The Rafael del Pino Foundation is not responsible for the comments, opinions or statements made by the people who participate in its activities and which are expressed as a result of their inalienable right to freedom of expression and under their sole responsibility. The contents included in the summary of this conference, written for the Rafael del Pino Foundation by Professor Emilio González, are the result of the debates held at the meeting held for this purpose at the Foundation and are the responsibility of the authors.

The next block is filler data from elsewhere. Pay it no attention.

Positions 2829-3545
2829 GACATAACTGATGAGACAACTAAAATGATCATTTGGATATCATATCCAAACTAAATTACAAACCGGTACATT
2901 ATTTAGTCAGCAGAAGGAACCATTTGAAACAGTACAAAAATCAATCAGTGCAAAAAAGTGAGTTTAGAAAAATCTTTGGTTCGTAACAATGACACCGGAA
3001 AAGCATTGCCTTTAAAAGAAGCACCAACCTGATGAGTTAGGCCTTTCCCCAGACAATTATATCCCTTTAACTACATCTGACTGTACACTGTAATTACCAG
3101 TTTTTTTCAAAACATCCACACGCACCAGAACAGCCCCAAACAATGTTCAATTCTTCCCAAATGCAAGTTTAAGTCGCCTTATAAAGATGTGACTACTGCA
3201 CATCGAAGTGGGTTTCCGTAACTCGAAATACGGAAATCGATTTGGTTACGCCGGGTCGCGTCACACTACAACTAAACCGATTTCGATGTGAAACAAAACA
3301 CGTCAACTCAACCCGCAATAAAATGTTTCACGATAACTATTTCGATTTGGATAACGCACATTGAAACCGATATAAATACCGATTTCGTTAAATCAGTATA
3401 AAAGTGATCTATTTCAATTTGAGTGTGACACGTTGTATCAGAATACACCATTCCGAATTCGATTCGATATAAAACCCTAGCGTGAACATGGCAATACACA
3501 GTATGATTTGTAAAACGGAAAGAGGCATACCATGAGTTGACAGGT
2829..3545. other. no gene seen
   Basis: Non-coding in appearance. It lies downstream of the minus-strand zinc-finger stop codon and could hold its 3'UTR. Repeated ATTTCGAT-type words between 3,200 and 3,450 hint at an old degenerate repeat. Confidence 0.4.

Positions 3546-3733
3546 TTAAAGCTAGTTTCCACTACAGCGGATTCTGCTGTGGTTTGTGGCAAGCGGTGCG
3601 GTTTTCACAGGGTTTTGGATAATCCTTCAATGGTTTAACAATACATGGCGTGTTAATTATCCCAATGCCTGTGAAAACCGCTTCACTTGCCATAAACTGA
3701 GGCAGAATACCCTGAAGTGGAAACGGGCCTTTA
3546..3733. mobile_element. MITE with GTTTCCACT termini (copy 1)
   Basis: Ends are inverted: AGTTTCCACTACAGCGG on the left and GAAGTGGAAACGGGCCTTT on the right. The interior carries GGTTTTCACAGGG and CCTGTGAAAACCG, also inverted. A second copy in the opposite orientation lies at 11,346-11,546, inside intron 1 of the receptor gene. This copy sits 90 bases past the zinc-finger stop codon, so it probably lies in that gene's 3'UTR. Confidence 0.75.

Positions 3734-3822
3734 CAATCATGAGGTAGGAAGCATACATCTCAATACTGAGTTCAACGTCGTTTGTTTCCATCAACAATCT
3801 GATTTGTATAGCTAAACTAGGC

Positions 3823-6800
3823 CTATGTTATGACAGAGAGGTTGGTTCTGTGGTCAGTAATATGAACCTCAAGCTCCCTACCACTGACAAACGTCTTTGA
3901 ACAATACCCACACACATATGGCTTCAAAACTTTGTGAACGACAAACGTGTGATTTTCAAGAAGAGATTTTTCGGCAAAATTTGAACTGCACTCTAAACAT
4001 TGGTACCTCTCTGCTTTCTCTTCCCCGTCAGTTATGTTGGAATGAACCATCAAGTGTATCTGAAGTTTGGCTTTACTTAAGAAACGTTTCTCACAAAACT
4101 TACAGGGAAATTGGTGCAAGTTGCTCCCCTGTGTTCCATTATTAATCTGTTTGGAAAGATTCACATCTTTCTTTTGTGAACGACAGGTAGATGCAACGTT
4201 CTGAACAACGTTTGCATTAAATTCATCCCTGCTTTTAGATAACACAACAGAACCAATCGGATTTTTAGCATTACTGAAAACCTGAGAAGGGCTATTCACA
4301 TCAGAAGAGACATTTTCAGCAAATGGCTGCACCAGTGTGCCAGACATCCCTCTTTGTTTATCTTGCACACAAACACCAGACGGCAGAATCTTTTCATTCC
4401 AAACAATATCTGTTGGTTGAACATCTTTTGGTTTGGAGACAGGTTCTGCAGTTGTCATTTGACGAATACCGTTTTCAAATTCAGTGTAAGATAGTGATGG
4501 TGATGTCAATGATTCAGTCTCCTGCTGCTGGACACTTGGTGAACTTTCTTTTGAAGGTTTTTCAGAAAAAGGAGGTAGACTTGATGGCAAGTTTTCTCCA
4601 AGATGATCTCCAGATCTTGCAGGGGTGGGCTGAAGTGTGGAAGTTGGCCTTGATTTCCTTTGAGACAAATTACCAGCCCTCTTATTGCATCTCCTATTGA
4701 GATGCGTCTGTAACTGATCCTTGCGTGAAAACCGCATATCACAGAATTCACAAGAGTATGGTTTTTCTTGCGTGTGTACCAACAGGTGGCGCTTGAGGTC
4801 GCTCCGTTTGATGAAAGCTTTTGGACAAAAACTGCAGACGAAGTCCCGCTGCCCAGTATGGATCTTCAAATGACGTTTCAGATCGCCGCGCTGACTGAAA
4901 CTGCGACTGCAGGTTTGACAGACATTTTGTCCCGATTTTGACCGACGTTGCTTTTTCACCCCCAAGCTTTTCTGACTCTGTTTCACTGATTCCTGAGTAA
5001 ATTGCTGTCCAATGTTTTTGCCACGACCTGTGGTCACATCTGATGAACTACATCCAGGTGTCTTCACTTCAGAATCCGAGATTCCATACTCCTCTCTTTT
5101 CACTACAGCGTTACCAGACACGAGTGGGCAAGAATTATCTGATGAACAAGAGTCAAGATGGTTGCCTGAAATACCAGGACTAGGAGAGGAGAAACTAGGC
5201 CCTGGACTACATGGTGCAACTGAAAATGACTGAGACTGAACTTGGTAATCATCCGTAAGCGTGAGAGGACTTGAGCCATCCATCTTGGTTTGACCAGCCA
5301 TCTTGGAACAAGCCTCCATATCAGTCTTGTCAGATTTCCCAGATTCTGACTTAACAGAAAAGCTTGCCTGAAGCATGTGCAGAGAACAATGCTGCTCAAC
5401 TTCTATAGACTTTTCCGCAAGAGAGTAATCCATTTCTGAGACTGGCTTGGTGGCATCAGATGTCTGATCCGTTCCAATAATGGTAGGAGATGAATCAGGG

The Rafael del Pino Foundation is not responsible for any comments, opinions or statements made by third parties. In this respect, the FRP is not obliged to monitor the views expressed by such third parties who participate in its activities and which are expressed as a result of their inalienable right to freedom of expression and under their own responsibility. The contents included in the summary of this conference, written for the Rafael del Pino Foundation by Professor Emilio J. González, are the result of the discussions that took place during the conference organised for this purpose at the Foundation and are the sole responsibility of its authors.